Was Ina Drew a Hedger or a Speculator?

This Sunday’s New York Times Magazine included a piece by Susan Dominus about Ina Drew, the former Chief Investment Officer (CIO) at JP Morgan who resigned following the outsized trading loss in her unit. The focus of the piece is on the rough and tumble of a woman trying “to succeed as an interloper in the Wall Street boys’ club. But buried within the piece is a repeated confusion of hedging with proprietary trading. Dominus repeatedly describes Drew as responsible for hedging this or that risk facing the bank, but immediately afterwards Dominus lauds Drew’s uncanny ability to predict where the market was heading and so to be a profit center. Since the question of whether JP Morgan’s CIO was or was not hedging is at the heart of the public policy dispute surrounding JP Morgan and the Volcker Rule (see here and here), it is worthwhile addressing the confusion in Dominus’ piece.

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¿Prepare for the bad, close your eyes to the worst?

Javier Blas at the Financial Times reports on the Mexican state’s new strategy for hedging the oil price. In recent years, the state had bought puts. But in the last couple of years, those puts expired out of the money. Whenever that happens, people start second guessing a strategy. The premium paid begins to look expensive. So this year the Mexican state has found a way to save on the premium. Instead of buying a simple put with an exercise price in the range of $80-85/barrel, it is buying a put spread with a second strike price around $60/barrel. If the price drops below the first strike around $85, then the put begins to payoff. But below the second strike of $60/barrel, the gains on the put are capped. The cost of the simple put on approximately $200 million barrels is said to be in the neighborhood of $1-1.5 billion. Using the put spread, the costs are halved, according to the Financial Times.

Of course, the cost is less because the Mexican state is buying less insurance. What is odd is that it is foregoing insurance exactly when the state will be in direst need.

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Exelon’s On- and Off-Balance Sheet Collateral Costs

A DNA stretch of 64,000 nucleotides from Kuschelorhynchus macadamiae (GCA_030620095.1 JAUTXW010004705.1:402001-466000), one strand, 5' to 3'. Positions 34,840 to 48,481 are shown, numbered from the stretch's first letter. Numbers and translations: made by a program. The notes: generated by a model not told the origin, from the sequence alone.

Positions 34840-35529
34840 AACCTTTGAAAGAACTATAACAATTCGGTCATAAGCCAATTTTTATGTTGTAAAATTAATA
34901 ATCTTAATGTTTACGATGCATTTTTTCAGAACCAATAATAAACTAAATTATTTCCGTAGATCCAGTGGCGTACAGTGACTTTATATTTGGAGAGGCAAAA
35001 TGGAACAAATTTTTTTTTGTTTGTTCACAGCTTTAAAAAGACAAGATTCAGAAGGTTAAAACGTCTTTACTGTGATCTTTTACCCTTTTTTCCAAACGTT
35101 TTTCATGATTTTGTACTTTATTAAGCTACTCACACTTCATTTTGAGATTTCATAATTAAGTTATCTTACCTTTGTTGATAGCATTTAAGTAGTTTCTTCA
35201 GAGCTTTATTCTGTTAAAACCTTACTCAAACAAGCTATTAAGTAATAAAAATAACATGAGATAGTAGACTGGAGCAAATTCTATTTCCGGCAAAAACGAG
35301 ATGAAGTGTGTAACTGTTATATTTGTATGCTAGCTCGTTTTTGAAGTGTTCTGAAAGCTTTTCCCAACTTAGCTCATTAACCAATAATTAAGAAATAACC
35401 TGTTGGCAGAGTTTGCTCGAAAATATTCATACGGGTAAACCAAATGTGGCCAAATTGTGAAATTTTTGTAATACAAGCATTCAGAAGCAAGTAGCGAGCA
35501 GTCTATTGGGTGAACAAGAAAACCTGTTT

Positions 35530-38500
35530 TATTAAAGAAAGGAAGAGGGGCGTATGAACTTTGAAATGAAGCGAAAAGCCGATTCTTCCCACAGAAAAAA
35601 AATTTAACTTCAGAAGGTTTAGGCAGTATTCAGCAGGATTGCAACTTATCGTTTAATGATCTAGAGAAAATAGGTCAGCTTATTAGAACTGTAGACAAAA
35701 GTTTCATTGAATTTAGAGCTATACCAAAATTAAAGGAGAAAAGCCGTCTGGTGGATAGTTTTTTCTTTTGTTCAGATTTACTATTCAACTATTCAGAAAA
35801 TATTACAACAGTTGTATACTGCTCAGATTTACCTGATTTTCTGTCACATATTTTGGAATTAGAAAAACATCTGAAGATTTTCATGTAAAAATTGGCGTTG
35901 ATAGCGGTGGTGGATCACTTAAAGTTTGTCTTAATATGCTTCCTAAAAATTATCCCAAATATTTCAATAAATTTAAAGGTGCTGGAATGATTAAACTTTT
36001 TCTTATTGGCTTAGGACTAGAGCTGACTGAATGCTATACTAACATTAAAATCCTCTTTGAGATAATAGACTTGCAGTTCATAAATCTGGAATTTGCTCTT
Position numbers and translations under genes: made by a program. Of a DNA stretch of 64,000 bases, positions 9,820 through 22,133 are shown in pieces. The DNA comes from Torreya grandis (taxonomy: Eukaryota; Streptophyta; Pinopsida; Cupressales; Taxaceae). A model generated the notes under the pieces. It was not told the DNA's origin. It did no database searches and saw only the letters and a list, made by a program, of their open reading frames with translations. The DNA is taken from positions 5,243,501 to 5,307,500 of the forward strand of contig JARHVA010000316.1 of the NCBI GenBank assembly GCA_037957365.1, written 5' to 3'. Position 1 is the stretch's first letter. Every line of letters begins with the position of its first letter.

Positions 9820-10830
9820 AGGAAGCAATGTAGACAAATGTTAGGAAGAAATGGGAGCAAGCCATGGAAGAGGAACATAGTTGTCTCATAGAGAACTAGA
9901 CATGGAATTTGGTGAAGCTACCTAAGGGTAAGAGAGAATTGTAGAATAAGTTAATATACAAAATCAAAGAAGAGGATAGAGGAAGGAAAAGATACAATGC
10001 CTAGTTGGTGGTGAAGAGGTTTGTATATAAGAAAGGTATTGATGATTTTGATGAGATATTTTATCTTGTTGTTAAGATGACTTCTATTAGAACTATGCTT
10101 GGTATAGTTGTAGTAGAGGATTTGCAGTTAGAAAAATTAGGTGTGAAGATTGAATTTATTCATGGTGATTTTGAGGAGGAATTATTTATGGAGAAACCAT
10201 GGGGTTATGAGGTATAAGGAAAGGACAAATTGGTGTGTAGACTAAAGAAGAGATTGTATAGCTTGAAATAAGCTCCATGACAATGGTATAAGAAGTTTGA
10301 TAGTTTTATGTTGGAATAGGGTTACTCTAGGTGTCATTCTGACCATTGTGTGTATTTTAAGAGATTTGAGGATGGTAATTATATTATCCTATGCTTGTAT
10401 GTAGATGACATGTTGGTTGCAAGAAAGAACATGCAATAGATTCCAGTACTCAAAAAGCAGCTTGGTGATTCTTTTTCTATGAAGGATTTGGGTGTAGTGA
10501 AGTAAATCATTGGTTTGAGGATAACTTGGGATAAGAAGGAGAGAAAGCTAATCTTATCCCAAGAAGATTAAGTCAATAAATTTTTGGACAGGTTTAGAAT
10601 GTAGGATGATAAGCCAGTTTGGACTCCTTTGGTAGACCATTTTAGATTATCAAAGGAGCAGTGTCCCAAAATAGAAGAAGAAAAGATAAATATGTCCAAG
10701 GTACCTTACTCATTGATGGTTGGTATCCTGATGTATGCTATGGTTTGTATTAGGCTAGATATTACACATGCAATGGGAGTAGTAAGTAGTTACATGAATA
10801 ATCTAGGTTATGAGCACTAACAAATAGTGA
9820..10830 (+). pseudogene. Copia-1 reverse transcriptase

In covering the Intercontinental Exchange’s decision to move its energy swap trades onto its futures exchange, the Wall Street Journal’s Jacob Bunge and Katy Burne cited data on the power company Exelon in order to highlight how this move might impact end-user costs:

One company worried about costs, Exelon Corp., said in a regulatory filing on May 10 that “even if the new regulations do not apply directly to us, [its power plant subsidiary Exelon Generation] estimates that a substantial shift from over-the-counter sales to exchange cleared sales may require up to $1 billion of additional collateral.”

But the $1 billion figure is only half the story. The other half of the story is the contingent capital that Exelon saves. But since that contingent capital is off-balance sheet, it is commonly overlooked, leading both corporate executives and reporters to significantly exaggerate the cost of using cleared futures exchanges.[1]  In comparing the financing costs of non-margined OTC trades against the financing costs of exchange-traded derivatives, it’s important to look at both the on- and off-balance sheet capital demands.

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“A lot of weather we’ve been having lately.”

The winter of 2011-2012 was the fourth warmest on record in the U.S., according to the National Oceanic Atmospheric Administration (NOAA). One consequence of this has been a sharp drop in demand for natural gas use to heat buildings, and that is a hit to the bottom line of many gas distribution utilities with revenues tied to the quantity of gas consumed. For example, the Delta Natural Gas Company, a Kentucky utility, reported in its second quarter 10Q that:

Heating degree days were 78% and 84% of normal thirty year average temperatures for the three and nine months ended March 31, 2012, respectively, as compared with 102% and 105% of normal temperatures in the 2011 periods. … For the three months ended March 31, 2012, consolidated gross margins decreased $890,000 (7%) due to decreased regulated and non-regulated gross margins of $707,000 (7%) and $183,000 (6%), respectively. Regulated gross margins decreased due to a 26% decline in volumes sold as a result of warmer weather, as compared to the same period in the prior year. … Non-regulated gross margins decreased due to a 26% decline in volumes sold due to a decline in our non-regulated customers’ gas requirement, partially offset by a decline in the cost of gas and the sale of natural gas liquids.